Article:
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I have seen the following question where someone asked how to remove shaders from html: WebGL - is there an alternative to embedding shaders in HTML?

There are elaborate workarounds to load in a file containing the shader suggested in the answers to the question.

In the tutorial I saw, the shader code is embedded directly in the html. The javascript code refers to it using getElementById. But it's ugly embedding the shader directly in the html for many reasons. Why can't I just refer to it externally using the src= attribute?

<script type="x-shader/x-fragment" id="shader-fs" src="util/fs"></script>

The above doesn't work, I just want to know why not. This is clearly something to do with limitations on script itself, but I don't get it.

share|improve this question
    
They don't have to be in HTML, it's just something many examples use, but you could also fetch the shader sources using ajax or load as module using require.js or any other way you can think of to get text. –  wildpeaks Feb 20 '14 at 10:20
    
possible duplicate of WebGL - is there an alternative to embedding shaders in HTML? –  gaitat Jun 25 '14 at 19:01

3 Answers 3

up vote 14 down vote accepted

You don't have to use <script> tags at all to load a shader program. Most tutorials and examples just use them as a container to store a string in the DOM of the webpage. The script type "x-shader/x-fragment" is meaningless for web browsers, so they don't execute the script. They do, however, store the content of that tag as a string in the DOM which can then later be accessed by "real" scripts. This only works when the script content is in the HTML file. When you load the script via a src attribute, the content does not become a text childnode of the script tag and thus can not be accessed through the DOM tree.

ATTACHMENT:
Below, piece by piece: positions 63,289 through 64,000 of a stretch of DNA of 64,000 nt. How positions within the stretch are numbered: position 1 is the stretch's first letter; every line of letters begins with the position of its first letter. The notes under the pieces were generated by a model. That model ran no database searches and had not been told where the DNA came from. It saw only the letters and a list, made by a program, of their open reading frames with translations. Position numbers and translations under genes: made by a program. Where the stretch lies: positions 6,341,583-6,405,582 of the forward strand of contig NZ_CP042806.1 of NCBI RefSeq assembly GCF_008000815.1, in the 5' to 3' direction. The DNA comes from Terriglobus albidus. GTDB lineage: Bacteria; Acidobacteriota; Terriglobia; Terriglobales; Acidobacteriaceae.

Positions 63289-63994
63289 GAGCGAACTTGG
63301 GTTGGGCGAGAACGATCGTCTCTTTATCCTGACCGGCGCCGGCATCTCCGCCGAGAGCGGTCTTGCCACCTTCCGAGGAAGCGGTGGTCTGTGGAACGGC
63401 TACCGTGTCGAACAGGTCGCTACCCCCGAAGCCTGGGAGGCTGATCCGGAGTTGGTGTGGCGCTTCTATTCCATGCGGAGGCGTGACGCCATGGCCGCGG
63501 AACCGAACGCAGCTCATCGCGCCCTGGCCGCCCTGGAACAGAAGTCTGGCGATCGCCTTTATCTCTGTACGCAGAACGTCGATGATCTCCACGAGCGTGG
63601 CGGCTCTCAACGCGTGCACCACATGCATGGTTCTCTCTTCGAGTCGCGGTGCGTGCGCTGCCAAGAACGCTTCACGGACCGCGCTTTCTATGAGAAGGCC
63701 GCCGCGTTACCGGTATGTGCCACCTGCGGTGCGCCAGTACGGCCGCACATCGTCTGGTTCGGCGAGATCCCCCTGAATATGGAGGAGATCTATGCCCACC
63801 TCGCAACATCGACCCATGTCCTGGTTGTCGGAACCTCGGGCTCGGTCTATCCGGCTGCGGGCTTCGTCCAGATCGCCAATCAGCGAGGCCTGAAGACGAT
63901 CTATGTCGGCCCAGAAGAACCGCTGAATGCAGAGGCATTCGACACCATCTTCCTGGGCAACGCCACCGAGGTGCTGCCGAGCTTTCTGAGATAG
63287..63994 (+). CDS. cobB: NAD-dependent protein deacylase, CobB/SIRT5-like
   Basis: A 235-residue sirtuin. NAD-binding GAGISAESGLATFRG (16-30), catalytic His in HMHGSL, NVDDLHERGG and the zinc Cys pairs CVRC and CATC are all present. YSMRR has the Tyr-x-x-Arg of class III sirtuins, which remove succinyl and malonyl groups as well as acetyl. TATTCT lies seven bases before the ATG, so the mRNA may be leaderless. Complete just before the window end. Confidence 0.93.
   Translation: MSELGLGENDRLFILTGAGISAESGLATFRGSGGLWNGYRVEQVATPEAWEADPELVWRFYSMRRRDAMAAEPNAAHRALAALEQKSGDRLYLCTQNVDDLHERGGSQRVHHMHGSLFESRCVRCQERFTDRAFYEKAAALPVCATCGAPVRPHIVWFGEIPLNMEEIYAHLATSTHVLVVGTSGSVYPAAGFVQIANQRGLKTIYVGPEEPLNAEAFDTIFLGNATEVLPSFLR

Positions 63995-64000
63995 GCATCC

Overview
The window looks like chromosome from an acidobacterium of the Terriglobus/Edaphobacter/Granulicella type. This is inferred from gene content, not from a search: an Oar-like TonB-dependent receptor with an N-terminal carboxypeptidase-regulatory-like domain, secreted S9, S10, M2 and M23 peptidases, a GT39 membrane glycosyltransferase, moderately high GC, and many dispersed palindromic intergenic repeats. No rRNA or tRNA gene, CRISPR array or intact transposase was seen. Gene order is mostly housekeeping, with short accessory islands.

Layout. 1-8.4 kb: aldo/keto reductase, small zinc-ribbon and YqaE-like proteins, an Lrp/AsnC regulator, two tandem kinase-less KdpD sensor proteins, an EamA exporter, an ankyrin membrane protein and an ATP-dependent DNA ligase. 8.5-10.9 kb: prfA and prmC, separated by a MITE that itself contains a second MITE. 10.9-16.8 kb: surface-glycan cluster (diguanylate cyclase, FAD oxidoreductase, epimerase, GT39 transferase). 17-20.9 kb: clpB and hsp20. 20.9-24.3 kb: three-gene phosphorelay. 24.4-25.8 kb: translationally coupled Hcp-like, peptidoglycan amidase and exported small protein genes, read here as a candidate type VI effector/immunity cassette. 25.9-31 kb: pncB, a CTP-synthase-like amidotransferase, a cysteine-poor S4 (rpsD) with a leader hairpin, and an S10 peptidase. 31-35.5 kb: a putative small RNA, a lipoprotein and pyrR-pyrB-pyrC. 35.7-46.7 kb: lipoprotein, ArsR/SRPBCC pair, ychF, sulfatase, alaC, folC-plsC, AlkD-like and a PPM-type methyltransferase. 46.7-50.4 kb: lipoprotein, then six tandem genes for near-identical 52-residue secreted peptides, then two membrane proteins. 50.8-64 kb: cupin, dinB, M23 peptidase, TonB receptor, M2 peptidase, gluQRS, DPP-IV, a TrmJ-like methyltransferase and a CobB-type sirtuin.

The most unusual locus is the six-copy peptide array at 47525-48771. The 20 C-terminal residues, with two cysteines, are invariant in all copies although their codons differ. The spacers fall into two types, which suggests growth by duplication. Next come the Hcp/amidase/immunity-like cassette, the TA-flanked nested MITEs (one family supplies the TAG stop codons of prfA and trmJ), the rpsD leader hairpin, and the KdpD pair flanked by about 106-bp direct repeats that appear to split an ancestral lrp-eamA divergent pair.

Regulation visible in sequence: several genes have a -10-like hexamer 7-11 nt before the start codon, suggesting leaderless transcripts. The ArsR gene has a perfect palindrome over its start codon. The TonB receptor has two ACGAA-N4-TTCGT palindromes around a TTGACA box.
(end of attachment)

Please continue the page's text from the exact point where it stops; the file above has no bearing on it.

You can just as well store the sourcecode for the shader as a string in a Javascript file:

// myVertextShader.glsl.js
var myVertexShaderSrc =         
        "attribute vec3 pos;"+      
        "void main() {"+        
        "   gl_Position = vec4(pos, 1.0);"+     
        "}"
    ;

You would then compile the shader like this:

var vertexShader = gl.createShader(gl.VERTEX_SHADER);
gl.shaderSource(vertexShader, myVertexShaderSrc);
gl.compileShader(vertexShader);

gl.attachShader(program, vertexShader);
share|improve this answer

Why do shaders have to be in html file for webgl program?

They don't

You can put shaders in external javascript. For example

// --myshader.js--
var myFragmentShader = 
  "void main() {\n" +
  "  gl_FragColor = vec4(1,0,0,1);\n" +
  "}n\";

Or another common format

// --myshader.js--
var myFragmentShader = [
  "void main() {",
  "  gl_FragColor = vec4(1,0,0,1);", 
  "}",
].join("\n");

And in ES6 apparently you could even do

// --myshader.js--
var myFragmentShader = `
  void main() {
    gl_FragColor = vec4(1,0,0,1); 
  }
`;

Otherwise you can put them in text files and load them with XMLHTTPRequest

// --myshader.txt
  void main() {
    gl_FragColor = vec4(1,0,0,1); 
  }

Then in JavaScript

function loadTextFile(url, callback) {
  var request = new XMLHttpRequest();
  request.open('POST', url, true);
  request.addEventListener('load', function() {
     callback(request.responseText);
  }
  request.send();
}

loadTextFile("myshader.txt", function(text) {
  // use text...
});

The reason people put them in the HTML is because it's easy, efficient, and synchronous.

easy: unlike the JS file versions you don't have to surround every line with quotes and other punctuation.

efficient: unlike the text and js files there's only one request to the server. Of course some people might run a concatenator on their js files to fix some of that.